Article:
How Jill Biden gave away the secret to Joe Biden’s 2020 plan

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“We know in our bones this election is different,” the ad’s narrator says at the start of the commercial. “The stakes are higher. The threat more serious. We have to beat Donald Trump. And all the polls agree Joe Biden is the strongest Democrat to do the job.”

On that last line, a series of bar graphs pop up on screen, showing a variety of polls where Biden is beating Trump in hypothetical 2020 matchups.

The ad, which started running Tuesday morning, comes on the heels of the most blatant appeal to electability yet from the Biden camp.

Added Jill Biden: “Your candidate might be better on, I don’t know, health care, than Joe is, but you’ve got to look at who’s going to win this election. And maybe you have to swallow a little bit and say, ‘OK, I personally like so-and-so better,’ but your bottom line has to be that we have to beat Trump.”

Which is, well, putting it out there!

The decision by the Biden camp to lean in so heavily on the electability issue is a risk — albeit a calculated one. Traditionally, primary voters vote with their hearts, not their head. That is to say they tend to choose the candidate that inspires them, not the candidate they think can win. Primary voters don’t tend to cast strategic votes with an eye toward the general election. They vote for what they want their own party to look like.

There are, of course, exceptions — most notably the 2016 Democratic presidential primary in which Hillary Clinton beat Bernie Sanders at least in part because Democrats believed she represented a better chance to keep the White House in Democratic hands.

Clinton’s loss to now-President Donald Trump would have seemed to set back the electability argument in future races. (The fact that Trump is president is, in and of itself, a pretty strong argument against prioritizing supposed electability when choosing a candidate.)

And yet … the new CNN-SSRS poll, which shows Biden maintaining a double-digit lead over Sanders and Sen. Elizabeth Warren (Massachusetts), suggests that at least at the moment, the electability argument has real salience for Democratic voters. A majority (54%) said that they prioritize nominating a candidate who can beat Trump in November 2020 while just 39% say the most important thing in picking a candidate is that the nominee agrees with their views on issues. (Worth noting: The electability numbers have fallen slightly in the CNN poll; in late June, 61% said a candidate who could beat Trump was the most important element of their vote.)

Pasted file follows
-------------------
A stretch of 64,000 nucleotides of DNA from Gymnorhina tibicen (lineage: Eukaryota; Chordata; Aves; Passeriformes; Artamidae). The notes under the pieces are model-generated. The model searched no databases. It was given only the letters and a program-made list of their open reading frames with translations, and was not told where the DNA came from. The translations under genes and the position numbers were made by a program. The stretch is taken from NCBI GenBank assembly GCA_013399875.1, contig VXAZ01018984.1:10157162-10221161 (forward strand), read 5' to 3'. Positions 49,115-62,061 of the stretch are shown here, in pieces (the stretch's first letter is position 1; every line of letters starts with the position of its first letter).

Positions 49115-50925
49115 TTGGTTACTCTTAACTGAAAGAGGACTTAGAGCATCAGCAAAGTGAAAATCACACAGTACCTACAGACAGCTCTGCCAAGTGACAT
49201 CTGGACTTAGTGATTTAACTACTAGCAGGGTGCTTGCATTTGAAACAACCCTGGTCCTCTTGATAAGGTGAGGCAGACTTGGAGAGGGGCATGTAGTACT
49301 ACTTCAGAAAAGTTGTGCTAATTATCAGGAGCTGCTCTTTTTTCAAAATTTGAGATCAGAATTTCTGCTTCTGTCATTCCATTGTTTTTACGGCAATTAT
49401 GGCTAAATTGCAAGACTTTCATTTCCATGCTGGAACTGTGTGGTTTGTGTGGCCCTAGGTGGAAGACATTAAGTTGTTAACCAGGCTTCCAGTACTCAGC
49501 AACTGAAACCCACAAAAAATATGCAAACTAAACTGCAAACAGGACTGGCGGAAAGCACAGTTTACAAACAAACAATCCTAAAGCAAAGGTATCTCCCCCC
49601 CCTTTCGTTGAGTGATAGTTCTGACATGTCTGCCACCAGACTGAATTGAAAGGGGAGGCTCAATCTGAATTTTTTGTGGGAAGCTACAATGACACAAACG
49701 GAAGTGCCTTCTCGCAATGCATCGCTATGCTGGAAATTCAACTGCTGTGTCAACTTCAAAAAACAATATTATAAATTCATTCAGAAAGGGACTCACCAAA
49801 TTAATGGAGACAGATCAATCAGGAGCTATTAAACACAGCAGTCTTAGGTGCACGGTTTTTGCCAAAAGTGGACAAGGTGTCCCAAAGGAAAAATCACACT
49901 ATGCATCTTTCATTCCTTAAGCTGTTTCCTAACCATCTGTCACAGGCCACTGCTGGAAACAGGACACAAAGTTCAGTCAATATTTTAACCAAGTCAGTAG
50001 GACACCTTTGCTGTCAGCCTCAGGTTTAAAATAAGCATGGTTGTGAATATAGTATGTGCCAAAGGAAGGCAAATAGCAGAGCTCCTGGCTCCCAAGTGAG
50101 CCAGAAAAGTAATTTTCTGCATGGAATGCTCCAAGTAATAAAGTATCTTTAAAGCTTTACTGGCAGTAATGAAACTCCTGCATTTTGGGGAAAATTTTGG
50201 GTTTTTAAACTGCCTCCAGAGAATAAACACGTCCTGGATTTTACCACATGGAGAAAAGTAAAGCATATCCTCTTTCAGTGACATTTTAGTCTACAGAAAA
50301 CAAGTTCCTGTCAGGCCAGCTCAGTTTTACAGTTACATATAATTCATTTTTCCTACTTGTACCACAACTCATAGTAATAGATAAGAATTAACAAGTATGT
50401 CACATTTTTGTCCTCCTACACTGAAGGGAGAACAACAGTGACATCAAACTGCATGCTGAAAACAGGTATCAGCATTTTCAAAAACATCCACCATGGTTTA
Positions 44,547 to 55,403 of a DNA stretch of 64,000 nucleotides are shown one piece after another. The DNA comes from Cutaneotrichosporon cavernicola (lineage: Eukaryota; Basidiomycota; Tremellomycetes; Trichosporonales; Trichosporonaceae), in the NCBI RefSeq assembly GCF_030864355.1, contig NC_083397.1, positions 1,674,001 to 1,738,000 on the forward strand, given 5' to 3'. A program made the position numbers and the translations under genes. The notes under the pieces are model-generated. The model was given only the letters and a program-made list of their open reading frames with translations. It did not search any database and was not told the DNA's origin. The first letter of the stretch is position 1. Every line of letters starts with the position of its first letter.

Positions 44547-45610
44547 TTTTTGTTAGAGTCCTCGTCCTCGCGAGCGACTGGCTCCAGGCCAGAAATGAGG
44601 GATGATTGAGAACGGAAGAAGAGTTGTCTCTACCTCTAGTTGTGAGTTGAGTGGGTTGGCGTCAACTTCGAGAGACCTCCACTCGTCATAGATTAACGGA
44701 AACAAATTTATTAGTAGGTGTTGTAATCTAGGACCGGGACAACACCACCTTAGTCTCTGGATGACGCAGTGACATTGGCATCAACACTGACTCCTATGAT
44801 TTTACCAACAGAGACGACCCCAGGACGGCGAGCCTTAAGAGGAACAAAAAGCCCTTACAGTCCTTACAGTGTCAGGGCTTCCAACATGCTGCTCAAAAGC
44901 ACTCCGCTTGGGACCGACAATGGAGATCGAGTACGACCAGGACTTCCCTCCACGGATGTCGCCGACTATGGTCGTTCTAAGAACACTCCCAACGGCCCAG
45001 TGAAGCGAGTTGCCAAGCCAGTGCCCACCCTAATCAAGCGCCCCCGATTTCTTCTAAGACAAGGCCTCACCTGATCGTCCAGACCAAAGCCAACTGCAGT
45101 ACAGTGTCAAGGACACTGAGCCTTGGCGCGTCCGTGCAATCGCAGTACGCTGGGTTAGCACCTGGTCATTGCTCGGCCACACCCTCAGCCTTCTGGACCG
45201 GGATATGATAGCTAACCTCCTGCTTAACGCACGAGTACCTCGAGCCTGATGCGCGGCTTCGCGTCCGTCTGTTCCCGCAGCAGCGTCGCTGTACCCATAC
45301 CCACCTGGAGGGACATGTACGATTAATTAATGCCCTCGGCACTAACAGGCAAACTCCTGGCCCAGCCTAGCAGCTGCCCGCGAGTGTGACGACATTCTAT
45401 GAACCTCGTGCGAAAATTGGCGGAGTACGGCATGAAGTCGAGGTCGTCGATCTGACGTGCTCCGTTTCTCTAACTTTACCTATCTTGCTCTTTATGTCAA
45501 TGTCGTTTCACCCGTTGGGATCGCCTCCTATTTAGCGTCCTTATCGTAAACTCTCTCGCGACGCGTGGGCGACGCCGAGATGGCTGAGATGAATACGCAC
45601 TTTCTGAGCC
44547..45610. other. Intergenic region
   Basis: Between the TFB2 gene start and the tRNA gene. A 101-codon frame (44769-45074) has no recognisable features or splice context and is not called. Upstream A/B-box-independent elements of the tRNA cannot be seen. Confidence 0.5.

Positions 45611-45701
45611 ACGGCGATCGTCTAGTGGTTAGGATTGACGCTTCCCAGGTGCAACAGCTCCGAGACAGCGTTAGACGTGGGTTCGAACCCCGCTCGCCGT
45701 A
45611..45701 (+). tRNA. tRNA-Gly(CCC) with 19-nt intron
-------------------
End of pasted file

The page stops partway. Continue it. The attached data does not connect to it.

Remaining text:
It’s not terribly complicated to understand why electability matters more to Democratic voters in 2020. It’s Donald Trump. That’s it. While Democratic base voters are rarely thrilled with the actions of a Republican president, Trump’s willful disregard of even a semblance of presidential norms coupled with his appointment of two Supreme Court justices, his rolling back of a slew of environmental regulations, his provocations on race and his bullying have made Democrats absolutely desperate to beat him in 2020.

If ever electability was going to be the deciding factor in choosing a Democratic nominee, it’s this moment.

The one obvious problem for Biden is that if voters come to believe that while he is the best person to beat Trump, he’s not the only person who can do it. Take the latest Fox News poll. Yes, it showed Biden ahead of Trump by 12 points — 50% to 38%. But it also showed Biden’s main rivals for the nomination — Sanders, Warren and California Sen. Kamala Harris — also all leading Trump by between 6 and 9 points.

If more results like that one come out, the question voters will have to ask themselves is whether a 12-point lead over Trump is so much larger than, say, a 7-point lead that they have to — to borrow Jill Biden’s words — “swallow a little bit and say, ‘OK, I personally like so and so better,’ but your bottom line has to be that we have to beat Trump.”

How Democratic voters decide that question remains to be seen. But there is now no question that Joe Biden is running on electability, electability, electability.





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